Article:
HONOLULU (HawaiiNewsNow) - What started out as an elementary school assignment turned into a published book for this 10-year-old student author. And with the help of his illustrator father and family-historian grandfather, the family produced Kohala Kuamoʻo. Amy Kalili has more.
I never knew this would happen. I'm pretty excited and I'm pretty happy about what's happening with me and my family.
Papa 4, Kamehameha Schools – Kapâlama
Ua pûʻiwa wau, akâ nui ka hauʻoli.
ʻO ka mea i haʻi mua i ka moʻolelo, ʻo ia nô ko Kekaulele tûtûkâne ʻo Walter a na ko Kekaulele pâpâ nô ʻo Aaron i kaha i nâ kiʻi no ka puke.
The story of "Kohala Kuamoʻo" came from Kekauleleʻs own tûtû, Walter, and his dad, Aaron, illustrated the story.
We felt as a family, we just wanted to do this for our own ʻohana. It was a story to tell, because you know the birth of Kamehameha is familiar to most Hawaiians, but not this story.
Walter Kawaiʻaeʻa, Jr.
Kekaulele's Grandfather & Historian
He moʻolelo no Kamehameha. Pono e haʻi ʻia.
He ʻohana ʻo Walter a Naeʻole, ka mea i hoʻopakele iâ Kamehameha ma kona wâ ʻakahi a hânai ʻia i ʻole e pepehi ʻia e kekahi aliʻi.
Walter descends from Naeʻole, who saved the infant Kamehameha at birth.
If he didn't run away from the assassins, people who wanted to kill him, there would be no Kamehameha, these islands wouldn't be united, and we might not even be here.
Kekaulele's Father & Illustrator
Inâ ʻaʻole i hoʻopakele ʻo Naeʻole iâ ia, ʻaʻole paha loaʻa ʻo Kamehameha a pçia ke aupuni o ko Kamehameha wâ.
Pili ka mole o ka moʻolelo i ka inoa o kçia moʻopuna Kawaiʻaeʻa, ʻo Kekauleleanaeʻole.
The root of the story is tied to this young Kawaiʻaeʻa's name, Kekauleleanaeʻole.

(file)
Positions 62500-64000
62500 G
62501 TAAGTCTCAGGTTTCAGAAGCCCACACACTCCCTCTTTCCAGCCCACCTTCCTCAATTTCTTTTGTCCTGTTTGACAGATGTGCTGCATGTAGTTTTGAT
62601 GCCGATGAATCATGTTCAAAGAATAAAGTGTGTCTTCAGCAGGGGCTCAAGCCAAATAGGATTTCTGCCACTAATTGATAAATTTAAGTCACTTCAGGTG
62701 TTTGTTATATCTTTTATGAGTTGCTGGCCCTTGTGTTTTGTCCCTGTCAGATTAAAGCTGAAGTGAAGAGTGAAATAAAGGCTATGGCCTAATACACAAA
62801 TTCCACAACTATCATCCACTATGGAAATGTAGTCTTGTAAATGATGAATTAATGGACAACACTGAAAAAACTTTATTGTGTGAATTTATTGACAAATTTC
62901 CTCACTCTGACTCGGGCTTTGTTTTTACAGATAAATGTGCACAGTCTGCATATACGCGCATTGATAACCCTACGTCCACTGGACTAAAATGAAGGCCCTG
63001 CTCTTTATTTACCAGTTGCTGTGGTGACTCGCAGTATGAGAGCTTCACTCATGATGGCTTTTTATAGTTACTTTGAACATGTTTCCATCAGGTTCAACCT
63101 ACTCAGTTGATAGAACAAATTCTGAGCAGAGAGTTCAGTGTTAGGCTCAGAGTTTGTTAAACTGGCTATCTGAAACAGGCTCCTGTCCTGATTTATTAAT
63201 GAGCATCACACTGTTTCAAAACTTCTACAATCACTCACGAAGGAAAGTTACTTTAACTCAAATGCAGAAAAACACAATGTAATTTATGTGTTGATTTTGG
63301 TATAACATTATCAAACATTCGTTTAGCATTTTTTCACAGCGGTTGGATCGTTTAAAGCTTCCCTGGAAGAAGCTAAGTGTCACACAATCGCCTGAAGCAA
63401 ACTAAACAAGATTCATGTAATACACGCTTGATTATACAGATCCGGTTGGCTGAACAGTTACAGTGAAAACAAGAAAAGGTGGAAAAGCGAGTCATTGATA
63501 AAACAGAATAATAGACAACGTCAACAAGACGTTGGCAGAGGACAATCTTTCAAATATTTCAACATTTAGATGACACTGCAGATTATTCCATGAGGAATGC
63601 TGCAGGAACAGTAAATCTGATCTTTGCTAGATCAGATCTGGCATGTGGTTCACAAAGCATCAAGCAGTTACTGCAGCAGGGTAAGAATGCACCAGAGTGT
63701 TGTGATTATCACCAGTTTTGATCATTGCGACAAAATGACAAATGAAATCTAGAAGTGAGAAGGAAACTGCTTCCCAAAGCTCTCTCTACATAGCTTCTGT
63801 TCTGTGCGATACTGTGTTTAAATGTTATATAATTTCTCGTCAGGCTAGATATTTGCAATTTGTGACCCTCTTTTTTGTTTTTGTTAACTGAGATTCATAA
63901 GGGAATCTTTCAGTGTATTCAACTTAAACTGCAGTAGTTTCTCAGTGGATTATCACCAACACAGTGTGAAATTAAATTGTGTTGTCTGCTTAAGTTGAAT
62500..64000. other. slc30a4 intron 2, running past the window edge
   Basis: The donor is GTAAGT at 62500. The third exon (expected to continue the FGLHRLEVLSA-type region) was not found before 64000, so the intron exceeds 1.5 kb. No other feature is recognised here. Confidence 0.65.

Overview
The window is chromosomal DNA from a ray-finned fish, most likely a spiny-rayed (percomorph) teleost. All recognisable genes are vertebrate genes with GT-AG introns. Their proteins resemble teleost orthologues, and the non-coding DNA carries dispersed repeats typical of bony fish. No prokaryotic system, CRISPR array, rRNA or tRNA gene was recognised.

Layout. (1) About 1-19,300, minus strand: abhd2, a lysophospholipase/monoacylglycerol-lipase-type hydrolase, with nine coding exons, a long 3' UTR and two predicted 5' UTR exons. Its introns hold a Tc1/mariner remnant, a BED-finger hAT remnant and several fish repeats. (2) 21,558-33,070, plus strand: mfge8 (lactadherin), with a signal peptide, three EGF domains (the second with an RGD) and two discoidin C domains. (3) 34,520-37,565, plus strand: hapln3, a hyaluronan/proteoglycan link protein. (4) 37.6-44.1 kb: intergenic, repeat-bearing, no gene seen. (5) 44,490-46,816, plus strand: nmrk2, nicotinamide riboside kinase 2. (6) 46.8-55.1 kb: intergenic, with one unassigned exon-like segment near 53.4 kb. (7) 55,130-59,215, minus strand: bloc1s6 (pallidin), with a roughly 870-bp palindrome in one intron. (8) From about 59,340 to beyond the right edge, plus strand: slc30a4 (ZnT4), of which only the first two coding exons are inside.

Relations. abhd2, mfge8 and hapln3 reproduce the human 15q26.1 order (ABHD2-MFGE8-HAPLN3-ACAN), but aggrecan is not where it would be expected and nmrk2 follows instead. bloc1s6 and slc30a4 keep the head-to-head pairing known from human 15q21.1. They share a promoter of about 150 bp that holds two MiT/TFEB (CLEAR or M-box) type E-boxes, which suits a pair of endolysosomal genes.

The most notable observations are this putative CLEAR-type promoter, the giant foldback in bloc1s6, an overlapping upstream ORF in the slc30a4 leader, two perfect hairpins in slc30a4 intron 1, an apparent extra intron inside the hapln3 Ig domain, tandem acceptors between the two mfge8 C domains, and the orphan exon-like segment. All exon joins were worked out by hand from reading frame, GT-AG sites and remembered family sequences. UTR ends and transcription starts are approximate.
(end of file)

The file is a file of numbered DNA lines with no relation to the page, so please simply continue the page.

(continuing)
Kekauleleanaeʻole means "the flight of Naeʻole".
ʻO ia nô ke kaulele ʻana aku o Naeʻole.
Mea nui iâ tûtû kçia ʻike a maopopo leʻa o Kekaulele i ka manaʻo a moʻolelo o kona inoa.
Grandpa wanted to make sure Kekaulele understood his name.
He told me my name thousands of times even when I was a baby and I couldn't even comprehend what he was saying.
Moʻolelo mau mai ana ʻo ia no ka manaʻo mai koʻu wâ kamaliʻi hoʻi.
Wahi a ka moʻolelo, ua ʻauheʻe aku ʻo Naeʻole me ia pçpç aliʻi mai Kokoiki a hiki loa aku i ʻÂwini.
The story tells how Naeʻole fled with the infant from Kokoiki to ʻÂwini.
All along the way, he would stop at these villages. And the names that we call them today, those names came about as a result of that night's flight.
Like Puʻu Maunakea, like Hâwî, Makapala, Kapaʻau, all those places.
Kapa inoa ʻia nâ wahi âna i kipa ai no nâ mea i ʻike ʻia ma ia holo ʻana e laʻa me Puʻu Mauna Kea, Hâwî, Makapala, Kapaʻau a pçia aku.
I Wakinekona D.C. ana ʻo Kaulele me ka ʻohana no ka papahana hoʻolei kiʻi hoʻomanaʻo o Kamehameha. E laha ana nô kçia moʻolelo o Naeʻole ma o ka hana a kçia mau hanauna o kona ʻohana.
Kekaulele and his ʻohana were invited to Washington D.C. for the Kamehameha Statue lei draping. What great exposure!
Hopefully this book will encourage people to be more proud of their heritage and where they come from.
He leo paipai kçia i ka poʻe e kû haʻaheo i kad moʻokûʻauhau a one hânau.
ʻO wau no kçia ʻo Amy Kalili no Sunrise ma Hawaii News Now. Aloha.
Copyright 2010 Hawaii News Now. All rights reserved.
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